Muscular Dystrophy Canada supports people affected by muscular dystrophy and related muscle diseases. Together, these rare conditions are referred to as neuromuscular disorders.

Neuromuscular disorders are a group of diseases that weaken the body’s muscles. The causes, symptoms, age of onset, severity and progression vary depending on the individual and the exact diagnosis.

While some types of neuromuscular disorders are first evident in infancy or early childhood, other types may not appear until later in life. The severity of symptoms, the age at which the symptoms appear, how fast the symptoms progress, and what pattern of inheritance the disorder follows, are all factors that differ among the various forms of muscular dystrophy.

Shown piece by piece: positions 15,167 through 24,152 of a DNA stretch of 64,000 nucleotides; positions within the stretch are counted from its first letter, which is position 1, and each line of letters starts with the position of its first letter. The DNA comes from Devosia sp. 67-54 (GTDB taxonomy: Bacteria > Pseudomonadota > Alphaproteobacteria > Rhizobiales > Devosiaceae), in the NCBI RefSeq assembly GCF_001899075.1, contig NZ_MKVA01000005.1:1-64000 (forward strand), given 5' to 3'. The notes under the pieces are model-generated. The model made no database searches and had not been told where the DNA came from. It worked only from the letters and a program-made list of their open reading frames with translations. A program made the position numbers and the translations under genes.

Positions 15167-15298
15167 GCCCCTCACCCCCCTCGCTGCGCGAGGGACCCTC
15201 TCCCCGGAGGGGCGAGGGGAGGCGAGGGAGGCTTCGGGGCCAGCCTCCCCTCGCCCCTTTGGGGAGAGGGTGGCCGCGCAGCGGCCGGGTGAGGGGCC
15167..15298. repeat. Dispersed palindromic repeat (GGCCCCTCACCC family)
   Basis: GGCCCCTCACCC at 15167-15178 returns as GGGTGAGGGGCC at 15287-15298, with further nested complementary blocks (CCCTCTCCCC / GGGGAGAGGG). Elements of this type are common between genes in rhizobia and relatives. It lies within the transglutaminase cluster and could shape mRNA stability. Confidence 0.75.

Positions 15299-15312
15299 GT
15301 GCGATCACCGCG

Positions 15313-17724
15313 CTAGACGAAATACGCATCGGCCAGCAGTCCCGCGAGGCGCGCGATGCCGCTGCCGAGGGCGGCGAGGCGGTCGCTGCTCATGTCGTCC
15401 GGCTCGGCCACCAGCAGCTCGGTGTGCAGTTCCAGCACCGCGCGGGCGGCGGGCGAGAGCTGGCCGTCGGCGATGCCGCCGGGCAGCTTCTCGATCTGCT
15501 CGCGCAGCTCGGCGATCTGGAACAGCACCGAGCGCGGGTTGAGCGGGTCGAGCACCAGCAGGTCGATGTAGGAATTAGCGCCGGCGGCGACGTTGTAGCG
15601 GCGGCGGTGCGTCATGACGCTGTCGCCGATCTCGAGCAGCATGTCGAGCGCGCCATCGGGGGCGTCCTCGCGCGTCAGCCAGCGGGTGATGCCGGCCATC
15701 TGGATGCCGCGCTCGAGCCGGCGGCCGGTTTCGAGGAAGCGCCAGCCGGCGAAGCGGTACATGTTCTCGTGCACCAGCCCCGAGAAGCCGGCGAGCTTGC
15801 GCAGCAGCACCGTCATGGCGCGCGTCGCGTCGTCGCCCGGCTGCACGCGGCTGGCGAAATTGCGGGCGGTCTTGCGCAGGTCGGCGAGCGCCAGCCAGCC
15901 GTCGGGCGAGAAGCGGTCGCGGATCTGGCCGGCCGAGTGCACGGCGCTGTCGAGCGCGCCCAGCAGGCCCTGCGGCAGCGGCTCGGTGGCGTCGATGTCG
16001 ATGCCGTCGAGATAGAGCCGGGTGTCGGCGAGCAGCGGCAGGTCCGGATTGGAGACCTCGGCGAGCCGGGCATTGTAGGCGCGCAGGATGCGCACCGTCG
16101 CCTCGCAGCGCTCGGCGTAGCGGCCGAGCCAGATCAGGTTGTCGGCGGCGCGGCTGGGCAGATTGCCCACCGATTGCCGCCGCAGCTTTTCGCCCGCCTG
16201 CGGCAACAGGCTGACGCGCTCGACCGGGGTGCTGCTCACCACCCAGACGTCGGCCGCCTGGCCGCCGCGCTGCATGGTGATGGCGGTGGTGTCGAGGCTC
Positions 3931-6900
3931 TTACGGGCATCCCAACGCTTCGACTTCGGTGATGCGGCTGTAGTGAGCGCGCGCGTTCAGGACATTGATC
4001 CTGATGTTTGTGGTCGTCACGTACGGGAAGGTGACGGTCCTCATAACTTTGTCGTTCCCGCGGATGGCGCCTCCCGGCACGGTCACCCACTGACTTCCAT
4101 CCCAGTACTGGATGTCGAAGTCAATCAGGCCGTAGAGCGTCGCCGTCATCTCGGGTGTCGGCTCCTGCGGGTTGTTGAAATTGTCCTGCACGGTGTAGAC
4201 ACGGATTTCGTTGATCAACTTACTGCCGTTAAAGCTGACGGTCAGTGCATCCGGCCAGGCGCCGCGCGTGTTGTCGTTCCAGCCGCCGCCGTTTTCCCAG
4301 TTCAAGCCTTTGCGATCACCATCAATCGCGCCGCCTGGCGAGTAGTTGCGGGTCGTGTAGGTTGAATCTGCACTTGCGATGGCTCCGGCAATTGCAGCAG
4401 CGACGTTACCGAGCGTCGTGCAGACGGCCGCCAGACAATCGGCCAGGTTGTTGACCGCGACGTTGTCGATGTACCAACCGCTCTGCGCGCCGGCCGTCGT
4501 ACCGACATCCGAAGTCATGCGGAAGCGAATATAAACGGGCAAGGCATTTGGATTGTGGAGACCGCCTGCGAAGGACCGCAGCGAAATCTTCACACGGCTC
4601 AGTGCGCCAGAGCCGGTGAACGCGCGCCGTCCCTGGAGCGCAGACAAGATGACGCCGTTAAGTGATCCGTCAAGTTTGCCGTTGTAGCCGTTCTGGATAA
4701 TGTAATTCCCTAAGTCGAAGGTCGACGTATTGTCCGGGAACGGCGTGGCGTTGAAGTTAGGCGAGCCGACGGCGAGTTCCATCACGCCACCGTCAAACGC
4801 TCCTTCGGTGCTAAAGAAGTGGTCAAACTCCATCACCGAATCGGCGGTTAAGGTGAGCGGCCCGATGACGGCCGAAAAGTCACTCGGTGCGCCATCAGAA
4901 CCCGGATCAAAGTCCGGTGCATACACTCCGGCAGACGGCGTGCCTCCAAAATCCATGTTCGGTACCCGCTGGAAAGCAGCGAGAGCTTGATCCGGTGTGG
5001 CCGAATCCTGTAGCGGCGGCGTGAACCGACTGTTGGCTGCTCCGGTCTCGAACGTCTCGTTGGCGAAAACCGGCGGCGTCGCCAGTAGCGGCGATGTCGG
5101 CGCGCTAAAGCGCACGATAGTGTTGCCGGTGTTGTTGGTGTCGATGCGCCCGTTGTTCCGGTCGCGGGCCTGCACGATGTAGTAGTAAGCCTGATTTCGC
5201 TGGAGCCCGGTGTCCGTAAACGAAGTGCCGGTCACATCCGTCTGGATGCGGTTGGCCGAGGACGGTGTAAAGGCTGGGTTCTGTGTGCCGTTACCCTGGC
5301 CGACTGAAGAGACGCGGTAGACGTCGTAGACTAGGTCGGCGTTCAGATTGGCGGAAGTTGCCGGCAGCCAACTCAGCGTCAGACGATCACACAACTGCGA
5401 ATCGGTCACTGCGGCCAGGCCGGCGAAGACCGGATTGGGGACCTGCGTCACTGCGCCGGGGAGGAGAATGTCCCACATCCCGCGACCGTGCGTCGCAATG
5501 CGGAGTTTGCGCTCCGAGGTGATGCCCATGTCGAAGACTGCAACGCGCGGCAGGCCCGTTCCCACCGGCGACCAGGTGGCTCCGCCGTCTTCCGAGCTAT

In general, neuromuscular disorders are progressive, causing the muscles to gradually weaken over time. People diagnosed with a neuromuscular disorder may lose the ability to do things that are often taken for granted, like brushing their teeth, feeding themselves or climbing stairs. Some people will lose the ability to walk or breathe on their own.

Neuromuscular disorders don’t discriminate.

All they really care about is robbing you of muscle strength, making it hard to run, play, communicate and remain independent. They may progress quickly, or very slowly.

For some individuals, the disorder is fatal. Currently, there is no cure.